At least 15 of 19 bodies found burned in two vehicles in Mexican border town belonged to Guatemalan migrants who were being ferried to the United States
- Guatemalan newspaper Prensa Libre reported that at least 15 of the 19 bodies founded burned in two vehicles in Mexico belong to migrants from Guatemala
- Family members who spoke to the media outlet under the condition of anonymity said the individuals had left Guatemala on January 11
- All of the victims were staying at a house in Camargo, Tamaulipas when they were shot Friday by alleged members of the Cartel de Noreste (Northeast Cartel)
- Police found two vehicles on fire on Saturday in the Camargo town of Santa Anita
- The migrants’ bodies were located on the pickup truck’s flatbed and four other bodies were discovered in a second truck
- The Camargo area has seen violent territorial disputes between organized crime groups in recent years
- It is also a major smuggling transit point for drugs and migrants
Fifteen of 19 bodies that were found shot and burned in a Mexican border town are reportedly migrants from Guatemala who were expecting to be ferried to the United States.
Family members told Guatemalan newspaper Prensa Libre that their loved ones had left the town of San Marcos on January 11 before crossing into Mexico.
‘Tuesday marks fifteen days since he traveled to the United States with 15 other people from here, from San Marcos,’ a relative said, under the condition of anonymity.
A Mexican law enforcement official with knowledge of the investigation told DailyMail.com on Monday that ‘80% to 100%’ of the victims’ bodies were burned beyond recognition. Talks are already underway with Guatemala to obtain DNA samples.
Mexican security forces inspect a vehicle discovered Saturday night in the border town of Camargo with 15 burned bodies, reportedly all Guatemalan nationals who had entered the country January 11 in hopes of crossing the Mexico-United States border, according to family members who spoke to Guatemalan newspaper Prensa Libre under the condition of anonymity
Residents in Camargo, a city in the northeast Mexico state of Tamaulipas, said alleged members of the Cartel del Noreste (Northeast Cartel) entered a home Friday and shot dead 19 people before removing their bodies. The victims were all burned and abandoned in two vehicles in the Camargo town of Santa Anita
One of the two vehicles that were burned by alleged members of a Mexican cartel
Camargo residents told authorities that alleged members of the Cartel del Noreste [Northeast Cartel] on Friday raided a home where the Guatemalans were staying, as part of the human trafficking scheme to get them across the Mexico-United States, and shot all of them.
The victims were then placed in two vehicles and driven to the Camargo town of Santa Anita, where they were later found burned on a dirt road late Saturday, according to the Tamaulipas state prosecutor’s office.
Authorities located one of the victims on the side of the road and four others in a pickup truck. The 15 Guatemalans were located in the flatbed of another pickup truck.
According to newspaper Proceso, Saltillo bishop Raúl Vera said during a Sunday mass that all of the 19 victims were Guatemala nationals and called on authorities to ramp up their efforts in the investigation.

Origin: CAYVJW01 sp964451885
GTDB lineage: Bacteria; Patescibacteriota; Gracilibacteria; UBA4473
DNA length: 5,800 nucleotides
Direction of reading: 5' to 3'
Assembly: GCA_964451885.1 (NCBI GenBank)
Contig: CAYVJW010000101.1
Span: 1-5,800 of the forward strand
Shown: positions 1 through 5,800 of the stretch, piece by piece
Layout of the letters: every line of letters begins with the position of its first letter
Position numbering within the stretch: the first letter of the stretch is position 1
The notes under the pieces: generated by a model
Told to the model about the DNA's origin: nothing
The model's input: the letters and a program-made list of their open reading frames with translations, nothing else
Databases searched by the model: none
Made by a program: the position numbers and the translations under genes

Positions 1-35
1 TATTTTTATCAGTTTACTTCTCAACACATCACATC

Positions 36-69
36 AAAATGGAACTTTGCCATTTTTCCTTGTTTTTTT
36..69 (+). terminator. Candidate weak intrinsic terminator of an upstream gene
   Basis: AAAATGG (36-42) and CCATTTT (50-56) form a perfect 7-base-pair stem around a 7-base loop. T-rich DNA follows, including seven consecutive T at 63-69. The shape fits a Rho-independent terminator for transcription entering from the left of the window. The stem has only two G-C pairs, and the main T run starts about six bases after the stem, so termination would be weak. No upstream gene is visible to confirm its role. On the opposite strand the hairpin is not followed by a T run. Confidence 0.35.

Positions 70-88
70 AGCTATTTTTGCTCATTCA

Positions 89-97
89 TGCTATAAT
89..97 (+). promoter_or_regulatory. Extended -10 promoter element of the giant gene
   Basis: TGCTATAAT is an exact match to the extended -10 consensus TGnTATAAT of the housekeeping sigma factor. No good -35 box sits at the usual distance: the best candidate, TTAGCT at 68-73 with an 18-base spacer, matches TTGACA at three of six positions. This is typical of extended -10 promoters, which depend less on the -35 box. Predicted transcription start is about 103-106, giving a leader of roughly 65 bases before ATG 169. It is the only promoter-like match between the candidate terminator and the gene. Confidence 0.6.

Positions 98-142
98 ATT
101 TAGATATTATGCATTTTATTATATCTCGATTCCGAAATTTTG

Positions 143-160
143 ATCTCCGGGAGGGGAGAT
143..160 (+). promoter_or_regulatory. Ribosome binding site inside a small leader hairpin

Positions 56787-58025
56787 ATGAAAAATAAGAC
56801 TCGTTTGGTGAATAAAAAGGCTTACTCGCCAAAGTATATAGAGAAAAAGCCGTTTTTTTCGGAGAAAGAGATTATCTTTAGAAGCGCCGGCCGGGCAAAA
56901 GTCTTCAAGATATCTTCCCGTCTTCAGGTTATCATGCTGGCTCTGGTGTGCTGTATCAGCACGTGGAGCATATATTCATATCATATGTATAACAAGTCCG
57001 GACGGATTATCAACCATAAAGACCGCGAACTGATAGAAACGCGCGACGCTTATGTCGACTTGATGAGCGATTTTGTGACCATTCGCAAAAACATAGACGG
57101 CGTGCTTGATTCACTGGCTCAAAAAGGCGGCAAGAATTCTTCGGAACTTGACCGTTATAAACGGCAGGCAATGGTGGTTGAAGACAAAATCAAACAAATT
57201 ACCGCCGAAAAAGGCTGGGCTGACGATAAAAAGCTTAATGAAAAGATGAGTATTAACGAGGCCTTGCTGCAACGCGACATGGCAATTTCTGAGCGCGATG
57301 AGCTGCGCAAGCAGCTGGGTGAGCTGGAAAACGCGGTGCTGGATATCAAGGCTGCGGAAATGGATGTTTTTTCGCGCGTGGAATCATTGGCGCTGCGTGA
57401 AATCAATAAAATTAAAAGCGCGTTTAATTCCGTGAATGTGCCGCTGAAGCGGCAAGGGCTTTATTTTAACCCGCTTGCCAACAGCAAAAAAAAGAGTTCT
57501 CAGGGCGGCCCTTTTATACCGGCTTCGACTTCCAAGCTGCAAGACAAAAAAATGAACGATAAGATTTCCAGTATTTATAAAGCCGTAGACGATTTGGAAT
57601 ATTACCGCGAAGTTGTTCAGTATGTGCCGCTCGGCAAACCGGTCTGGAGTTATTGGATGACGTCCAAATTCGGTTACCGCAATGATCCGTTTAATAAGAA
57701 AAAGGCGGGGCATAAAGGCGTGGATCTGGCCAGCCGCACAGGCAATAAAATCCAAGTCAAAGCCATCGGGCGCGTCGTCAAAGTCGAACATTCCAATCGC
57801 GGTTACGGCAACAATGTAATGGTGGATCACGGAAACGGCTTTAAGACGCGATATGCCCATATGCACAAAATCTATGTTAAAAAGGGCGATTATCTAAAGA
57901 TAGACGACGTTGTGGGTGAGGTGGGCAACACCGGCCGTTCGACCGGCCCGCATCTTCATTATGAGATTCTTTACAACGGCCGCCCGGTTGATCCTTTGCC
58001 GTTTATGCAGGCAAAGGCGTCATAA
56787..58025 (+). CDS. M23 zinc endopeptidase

‘They are a business because [the cartel] helps them move to the United States and their families go into debt,’ Vera said.
‘The people in [Camargo] say that a cartel had people, a crime that is called trafficking, because they took money from them to pass them on, but the enemy group [Northeast Cartel] does not want their rivals to make money off of them … they decided to kill and incinerate them.’
The Mexican government is in talks with Guatemalan officials to secure DNA to identify the bodies.
Pictured is one of the two charred vehicles that were discovered by Mexican authorities Saturday. A pickup truck had four bodies inside while another had 15 bodies in the flatbed, all burned beyond recognition
Burned parts of one of the two vehicles that were discovered on fire by Mexican security forces Saturday night in the Tamaulipas town of Santa Anita, some 249 miles away from the border with the United States
Remnants of one of two vehicles that were torched with the bodies of some of the 19 people who were reportedly executed at a home Friday in Tamaulipas, Mexico, before they were found next day on a dirt on road
The bodies were discovered around 249 miles from the Mexico-Texas border, in an area that has seen violent territorial disputes between organized crime groups in recent years.
A Camargo official, who requested anonymity due to security concerns, said the killings occurred Friday, but people had been afraid to report them.
Camargo is a major smuggling transit point for drugs and migrants.
Organized crime groups covet control of stretches of the border because they make money off everything that crosses the border.
Camargo is near the edge of territory historically controlled by the Gulf cartel and in recent years a remnant of the Zetas criminal organization, known as the Northeast Cartel, has tried to take over.
In January 2020, 21 bodies, most burned, were found in various vehicles near the neighboring town of Ciudad Mier.
Days later the Mexican army killed 11 alleged gunmen in the area.
In October last year, 59 bodies were found in a mass grave in Mexico’s Guanajuato state, which is known for violence breaking out between two rival cartels.
In September 2019, 119 bags containing the parts of 44 bodies were discovered in the western Mexican state of Jalisco.
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